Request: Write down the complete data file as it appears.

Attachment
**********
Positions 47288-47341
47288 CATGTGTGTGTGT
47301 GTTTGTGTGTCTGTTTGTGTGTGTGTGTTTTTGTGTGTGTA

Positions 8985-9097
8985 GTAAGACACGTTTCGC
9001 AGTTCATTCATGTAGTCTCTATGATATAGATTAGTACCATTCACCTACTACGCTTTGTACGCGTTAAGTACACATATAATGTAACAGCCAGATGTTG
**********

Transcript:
Positions 47288-47341
47288 CATGTGTGTGTGT
47301 GTTTGTGTGTCTGTTTGTGTGTGTGTGTTTTTGTGTGTGTA

Positions 8985-9097
8985 GTAAGACACGTTTCGC
9001 AGTTCATTCATGTAGTCTCTATGATATAGATTAGTACCATTCACCTACTACGCTTTGTACGCGTTAAGTACACATATAATGTAACAGCCAGATGTTG